John Lewis, Skateboard art, bridges and more on new 2023 U.S. stamps
By David Hartwig
The United States Postal Service announced Dec. 13 a number of additions to its 2023 U.S. stamp program. The postal agency said that this is a partial list, and that the stamp designs are preliminary and subject to change.
Florida Everglades On Jan. 22, the U.S. Postal Service will celebrate the Florida Everglades with a Priority Mail stamp issued in Homestead, Fla., without a ceremony.
“Spanning some 2 million acres in southern Florida, from Lake Okeechobee to Florida Bay, the Everglades is one of the largest wetlands in the world and the most significant breeding ground for tropical wading birds in North America,” the USPS said.
The stamp shows a sunset view of a saw grass marsh from the edge of a cypress dome. Art director Greg Breeding designed the stamp using a digital illustration by Dan Cosgrove.
John Lewis The life and legacy of civil rights leader and U.S. Rep. John Lewis (1940-2020) will be honored on a commemorative forever stamp.
Lewis spent more than 30 years in Congress “steadfastly defending and building on key civil rights gains that he had helped achieve in the 1960s,” the USPS said, further noting that the congressman remained resolute in his commitment to what he called “good trouble” even in the face of hatred, violence and some 45 arrests.
The stamp features a photograph of Lewis that appeared in the Aug. 26, 2013, issue of Time magazine. The selvage of the stamp pane will show a photograph of Lewis taken in 1963. Derry Noyes served as art director for this issue.
Art of the Skateboard Four forever stamps in an Art of the Skateboard set showcase vibrant artwork on the underside of skateboards by four U.S. artists.
“The bold artwork on a skateboard deck is often as eye-catching and individualistic as a skater’s most breathtaking moves,” the USPS said.
Art director Antonio Alcala designed the stamps using photographs of skateboards provided by various artists.
Crystal Worl of Alaska expressed her Tlingit/Athabascan heritage with a blue and indigo salmon design. William James Taylor Jr. of Virginia created a red and orange abstract form.
Di’Orr Greenwood of Arizona represented her Navajo culture with a design featuring eagle feathers and the colors of the rising or setting sun. Artist MazPaz (Federico Frum), born in Colombia and raised in Washington, D.C., painted the stylized jaguar shown on the remaining stamp design.
Tomie dePaola Prolific children’s book author and illustrator Tomie dePaola (1934-2020) will be commemorated on a forever stamp.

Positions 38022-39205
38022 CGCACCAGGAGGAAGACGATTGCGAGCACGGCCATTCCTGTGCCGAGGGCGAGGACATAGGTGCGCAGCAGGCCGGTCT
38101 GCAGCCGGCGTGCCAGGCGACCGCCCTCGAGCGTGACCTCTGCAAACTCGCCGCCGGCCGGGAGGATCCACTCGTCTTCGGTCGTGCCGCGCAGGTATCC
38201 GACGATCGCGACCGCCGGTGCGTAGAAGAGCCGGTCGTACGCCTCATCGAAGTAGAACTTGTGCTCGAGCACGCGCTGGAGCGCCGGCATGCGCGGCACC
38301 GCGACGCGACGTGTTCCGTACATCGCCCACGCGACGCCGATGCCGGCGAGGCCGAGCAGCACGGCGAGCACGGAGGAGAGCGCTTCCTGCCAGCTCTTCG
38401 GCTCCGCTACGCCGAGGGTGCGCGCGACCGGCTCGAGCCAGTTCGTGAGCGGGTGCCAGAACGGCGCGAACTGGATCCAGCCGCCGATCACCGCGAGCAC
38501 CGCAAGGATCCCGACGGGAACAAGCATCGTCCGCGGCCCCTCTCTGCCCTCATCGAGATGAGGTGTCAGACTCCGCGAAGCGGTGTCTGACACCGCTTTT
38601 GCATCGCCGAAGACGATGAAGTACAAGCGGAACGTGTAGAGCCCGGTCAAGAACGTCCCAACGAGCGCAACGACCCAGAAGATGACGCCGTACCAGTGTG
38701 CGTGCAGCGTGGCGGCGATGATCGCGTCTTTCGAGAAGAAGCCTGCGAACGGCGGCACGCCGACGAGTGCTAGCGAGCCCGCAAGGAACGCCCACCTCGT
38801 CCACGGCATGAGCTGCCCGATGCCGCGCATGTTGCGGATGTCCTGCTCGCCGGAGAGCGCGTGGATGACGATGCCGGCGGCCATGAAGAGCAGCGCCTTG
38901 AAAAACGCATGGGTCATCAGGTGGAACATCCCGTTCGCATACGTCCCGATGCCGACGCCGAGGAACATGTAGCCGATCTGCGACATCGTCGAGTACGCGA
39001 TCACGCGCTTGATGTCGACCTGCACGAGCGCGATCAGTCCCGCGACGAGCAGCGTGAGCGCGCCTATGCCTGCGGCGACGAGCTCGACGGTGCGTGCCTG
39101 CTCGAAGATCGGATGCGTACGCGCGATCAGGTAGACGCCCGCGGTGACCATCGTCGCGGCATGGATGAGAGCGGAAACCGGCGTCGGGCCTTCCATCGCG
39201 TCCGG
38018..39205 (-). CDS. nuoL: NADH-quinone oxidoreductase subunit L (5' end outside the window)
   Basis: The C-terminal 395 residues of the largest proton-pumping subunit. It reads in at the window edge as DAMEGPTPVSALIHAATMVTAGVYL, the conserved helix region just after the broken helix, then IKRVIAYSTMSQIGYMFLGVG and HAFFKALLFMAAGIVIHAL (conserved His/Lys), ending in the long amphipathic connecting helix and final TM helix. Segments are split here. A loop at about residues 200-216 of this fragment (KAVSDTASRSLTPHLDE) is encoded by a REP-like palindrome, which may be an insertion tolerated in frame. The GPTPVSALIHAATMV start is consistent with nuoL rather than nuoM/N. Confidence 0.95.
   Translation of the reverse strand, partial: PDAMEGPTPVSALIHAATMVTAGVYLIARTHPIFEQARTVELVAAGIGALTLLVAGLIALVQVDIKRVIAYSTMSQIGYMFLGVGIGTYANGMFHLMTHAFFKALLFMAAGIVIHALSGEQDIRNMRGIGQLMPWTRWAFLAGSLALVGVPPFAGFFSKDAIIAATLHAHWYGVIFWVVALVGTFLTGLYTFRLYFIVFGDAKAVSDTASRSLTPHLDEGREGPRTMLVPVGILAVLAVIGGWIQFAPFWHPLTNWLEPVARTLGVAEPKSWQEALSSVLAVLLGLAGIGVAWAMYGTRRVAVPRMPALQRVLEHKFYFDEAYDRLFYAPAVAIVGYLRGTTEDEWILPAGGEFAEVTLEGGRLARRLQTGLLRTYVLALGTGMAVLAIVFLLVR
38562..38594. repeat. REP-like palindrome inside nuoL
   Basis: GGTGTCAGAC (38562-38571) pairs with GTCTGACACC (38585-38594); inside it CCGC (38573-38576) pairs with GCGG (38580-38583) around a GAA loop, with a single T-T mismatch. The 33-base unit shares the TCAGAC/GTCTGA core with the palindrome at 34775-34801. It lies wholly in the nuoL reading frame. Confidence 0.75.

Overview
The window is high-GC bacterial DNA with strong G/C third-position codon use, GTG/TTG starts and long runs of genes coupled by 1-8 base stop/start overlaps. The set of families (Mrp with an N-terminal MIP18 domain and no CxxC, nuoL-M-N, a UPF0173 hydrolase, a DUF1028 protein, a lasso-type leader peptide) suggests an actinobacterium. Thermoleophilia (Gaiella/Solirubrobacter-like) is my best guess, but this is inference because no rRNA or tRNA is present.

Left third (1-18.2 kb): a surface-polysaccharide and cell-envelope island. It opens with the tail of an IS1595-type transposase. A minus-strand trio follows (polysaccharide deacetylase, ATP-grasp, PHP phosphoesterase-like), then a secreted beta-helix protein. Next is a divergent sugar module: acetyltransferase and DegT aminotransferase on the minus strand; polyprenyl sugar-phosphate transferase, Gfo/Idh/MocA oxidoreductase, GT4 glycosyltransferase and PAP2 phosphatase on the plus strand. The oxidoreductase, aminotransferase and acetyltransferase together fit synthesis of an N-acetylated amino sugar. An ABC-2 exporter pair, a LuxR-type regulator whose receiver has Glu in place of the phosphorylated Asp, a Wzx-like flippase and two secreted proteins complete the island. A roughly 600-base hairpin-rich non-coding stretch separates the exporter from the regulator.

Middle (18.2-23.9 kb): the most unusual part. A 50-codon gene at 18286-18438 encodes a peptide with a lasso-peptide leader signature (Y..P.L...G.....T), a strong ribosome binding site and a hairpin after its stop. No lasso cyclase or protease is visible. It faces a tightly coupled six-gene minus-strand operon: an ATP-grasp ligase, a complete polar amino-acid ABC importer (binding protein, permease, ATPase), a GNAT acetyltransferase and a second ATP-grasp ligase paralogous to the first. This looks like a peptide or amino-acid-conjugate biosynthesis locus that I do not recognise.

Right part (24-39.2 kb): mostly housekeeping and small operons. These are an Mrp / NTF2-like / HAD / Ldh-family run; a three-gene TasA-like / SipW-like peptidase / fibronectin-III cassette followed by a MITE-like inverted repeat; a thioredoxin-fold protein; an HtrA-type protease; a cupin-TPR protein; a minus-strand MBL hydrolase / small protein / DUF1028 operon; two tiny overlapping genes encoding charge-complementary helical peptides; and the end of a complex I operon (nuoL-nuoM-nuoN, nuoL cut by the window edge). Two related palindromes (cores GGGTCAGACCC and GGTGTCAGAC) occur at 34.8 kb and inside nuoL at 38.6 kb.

The USPS said dePaola’s “extraordinarily varied body of work encompasses folktales and legends, informational books, religious and holiday stories, and touching autobiographical tales.”
Art director Noyes designed the stamp with dePaola’s original artwork from the cover of his 1975 book Strega Nona.
The USPS said that the humorous book is set in southern Italy and “focuses on Strega Nona, ‘Grandma Witch,’ who uses magic to help with matters of the heart and to cure her neighbors’ ills.”
Northern Cardinal One of the most beloved and popular songbirds native to North America, the northern cardinal will grace a stamped envelope in 2023.
Art director Alcala designed the stamped envelope using Kandis Vermeer Phillips’ illustration of a male cardinal, recognizable by its crimson feathers and black facial markings.
Bridges The U.S. Postal Service will feature bridges on four new presorted first-class mail stamps available for purchase by bulk mail users in coils of 3,000 and 10,000.
Art director Ethel Kessler designed the stamps using existing photographs of bridges: the Arrigoni Bridge in Middletown, Conn.; Bob Kerrey Pedestrian Bridge in Omaha, Neb.; Skydance Bridge in Oklahoma City, Okla.; and the Iowa-Illinois Memorial Bridge connecting Bettendorf, Iowa, and Moline, Ill.
Life Magnified The USPS said the stamps on this pane of 20 “reveal life on Earth like many have never seen it.”
By using microscopes and “highly specialized photographic techniques,” the 20 different images capture details that cannot be seen by the naked eye, the Postal Service said.
“The images show the phenomena of life in exquisitely fine detail,” the USPS said. “While stunning on their own as works of art, these images also hold scientific significance.”
Red blood cells, mouse brain neurons and mushroom gills are among the images shown. Art director Noyes designed the stamps using existing photographs.
Linn’s Stamp News will report further details about these stamps as they become available.
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